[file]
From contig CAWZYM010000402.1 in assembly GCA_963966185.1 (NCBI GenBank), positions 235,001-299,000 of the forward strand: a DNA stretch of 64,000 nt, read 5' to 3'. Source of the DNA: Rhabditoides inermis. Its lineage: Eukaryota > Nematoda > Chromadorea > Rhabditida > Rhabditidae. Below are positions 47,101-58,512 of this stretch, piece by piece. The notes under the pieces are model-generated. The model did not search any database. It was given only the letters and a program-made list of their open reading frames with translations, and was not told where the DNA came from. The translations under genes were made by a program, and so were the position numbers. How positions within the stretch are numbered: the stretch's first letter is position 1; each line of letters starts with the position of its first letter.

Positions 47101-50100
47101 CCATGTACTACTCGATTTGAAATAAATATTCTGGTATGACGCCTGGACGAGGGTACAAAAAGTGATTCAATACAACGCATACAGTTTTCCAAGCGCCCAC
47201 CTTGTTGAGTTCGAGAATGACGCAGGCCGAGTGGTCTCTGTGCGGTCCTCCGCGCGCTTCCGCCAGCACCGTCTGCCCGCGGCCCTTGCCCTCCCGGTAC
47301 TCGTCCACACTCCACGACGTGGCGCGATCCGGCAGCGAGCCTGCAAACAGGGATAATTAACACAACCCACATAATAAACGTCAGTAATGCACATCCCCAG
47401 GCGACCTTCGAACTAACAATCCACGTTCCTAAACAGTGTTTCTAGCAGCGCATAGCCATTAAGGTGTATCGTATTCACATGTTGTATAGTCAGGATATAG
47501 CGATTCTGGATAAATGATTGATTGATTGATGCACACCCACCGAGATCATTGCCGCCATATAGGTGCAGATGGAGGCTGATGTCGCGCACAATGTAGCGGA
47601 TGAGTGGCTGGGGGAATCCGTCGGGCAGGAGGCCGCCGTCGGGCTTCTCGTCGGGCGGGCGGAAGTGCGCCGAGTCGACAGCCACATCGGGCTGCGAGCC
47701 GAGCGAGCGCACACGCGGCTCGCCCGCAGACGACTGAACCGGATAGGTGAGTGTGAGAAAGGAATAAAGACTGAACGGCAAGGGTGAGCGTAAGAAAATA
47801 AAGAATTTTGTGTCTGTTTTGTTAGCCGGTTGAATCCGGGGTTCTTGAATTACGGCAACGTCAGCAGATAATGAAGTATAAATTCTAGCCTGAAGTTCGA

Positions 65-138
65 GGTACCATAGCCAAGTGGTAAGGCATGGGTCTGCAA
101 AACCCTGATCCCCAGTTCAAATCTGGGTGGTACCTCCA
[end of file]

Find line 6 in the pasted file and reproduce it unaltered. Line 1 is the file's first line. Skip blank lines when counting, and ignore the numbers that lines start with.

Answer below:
47401 GCGACCTTCGAACTAACAATCCACGTTCCTAAACAGTGTTTCTAGCAGCGCATAGCCATTAAGGTGTATCGTATTCACATGTTGTATAGTCAGGATATAG